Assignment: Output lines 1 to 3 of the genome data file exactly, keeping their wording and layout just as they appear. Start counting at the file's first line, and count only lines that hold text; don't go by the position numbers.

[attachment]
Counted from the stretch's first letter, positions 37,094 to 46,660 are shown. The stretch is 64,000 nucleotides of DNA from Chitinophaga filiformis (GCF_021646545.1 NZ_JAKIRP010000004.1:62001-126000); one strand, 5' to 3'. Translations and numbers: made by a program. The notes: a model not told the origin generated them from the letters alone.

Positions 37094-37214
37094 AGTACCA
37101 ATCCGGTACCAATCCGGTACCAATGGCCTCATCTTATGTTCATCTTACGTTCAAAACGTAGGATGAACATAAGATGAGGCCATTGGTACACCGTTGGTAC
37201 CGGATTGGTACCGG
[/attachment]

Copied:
Counted from the stretch's first letter, positions 37,094 to 46,660 are shown. The stretch is 64,000 nucleotides of DNA from Chitinophaga filiformis (GCF_021646545.1 NZ_JAKIRP010000004.1:62001-126000); one strand, 5' to 3'. Translations and numbers: made by a program. The notes: a model not told the origin generated them from the letters alone.

Positions 37094-37214
37094 AGTACCA